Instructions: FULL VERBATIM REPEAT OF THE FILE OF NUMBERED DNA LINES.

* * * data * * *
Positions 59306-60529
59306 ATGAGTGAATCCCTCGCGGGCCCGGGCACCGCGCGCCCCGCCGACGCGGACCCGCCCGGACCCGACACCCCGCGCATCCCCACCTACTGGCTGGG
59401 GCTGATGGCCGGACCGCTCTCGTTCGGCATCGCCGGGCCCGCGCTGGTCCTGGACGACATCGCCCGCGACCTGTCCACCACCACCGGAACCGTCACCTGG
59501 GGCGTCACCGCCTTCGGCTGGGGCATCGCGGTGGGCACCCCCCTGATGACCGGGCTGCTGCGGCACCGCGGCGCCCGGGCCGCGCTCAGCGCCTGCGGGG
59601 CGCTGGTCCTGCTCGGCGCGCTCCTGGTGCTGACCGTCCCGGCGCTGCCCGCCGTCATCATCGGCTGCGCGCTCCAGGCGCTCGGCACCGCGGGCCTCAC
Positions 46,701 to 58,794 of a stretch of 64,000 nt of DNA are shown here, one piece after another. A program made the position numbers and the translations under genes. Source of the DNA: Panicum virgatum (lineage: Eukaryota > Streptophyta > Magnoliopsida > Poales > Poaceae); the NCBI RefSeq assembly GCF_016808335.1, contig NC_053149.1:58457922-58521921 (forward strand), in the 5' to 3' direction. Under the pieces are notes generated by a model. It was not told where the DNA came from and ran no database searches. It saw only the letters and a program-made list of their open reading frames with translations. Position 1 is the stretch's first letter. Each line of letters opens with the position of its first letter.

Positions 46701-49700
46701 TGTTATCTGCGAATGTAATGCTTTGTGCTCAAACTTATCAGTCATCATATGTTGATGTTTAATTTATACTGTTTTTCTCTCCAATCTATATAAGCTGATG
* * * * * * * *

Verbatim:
Positions 59306-60529
59306 ATGAGTGAATCCCTCGCGGGCCCGGGCACCGCGCGCCCCGCCGACGCGGACCCGCCCGGACCCGACACCCCGCGCATCCCCACCTACTGGCTGGG
59401 GCTGATGGCCGGACCGCTCTCGTTCGGCATCGCCGGGCCCGCGCTGGTCCTGGACGACATCGCCCGCGACCTGTCCACCACCACCGGAACCGTCACCTGG
59501 GGCGTCACCGCCTTCGGCTGGGGCATCGCGGTGGGCACCCCCCTGATGACCGGGCTGCTGCGGCACCGCGGCGCCCGGGCCGCGCTCAGCGCCTGCGGGG
59601 CGCTGGTCCTGCTCGGCGCGCTCCTGGTGCTGACCGTCCCGGCGCTGCCCGCCGTCATCATCGGCTGCGCGCTCCAGGCGCTCGGCACCGCGGGCCTCAC
Positions 46,701 to 58,794 of a stretch of 64,000 nt of DNA are shown here, one piece after another. A program made the position numbers and the translations under genes. Source of the DNA: Panicum virgatum (lineage: Eukaryota > Streptophyta > Magnoliopsida > Poales > Poaceae); the NCBI RefSeq assembly GCF_016808335.1, contig NC_053149.1:58457922-58521921 (forward strand), in the 5' to 3' direction. Under the pieces are notes generated by a model. It was not told where the DNA came from and ran no database searches. It saw only the letters and a program-made list of their open reading frames with translations. Position 1 is the stretch's first letter. Each line of letters opens with the position of its first letter.

Positions 46701-49700
46701 TGTTATCTGCGAATGTAATGCTTTGTGCTCAAACTTATCAGTCATCATATGTTGATGTTTAATTTATACTGTTTTTCTCTCCAATCTATATAAGCTGATG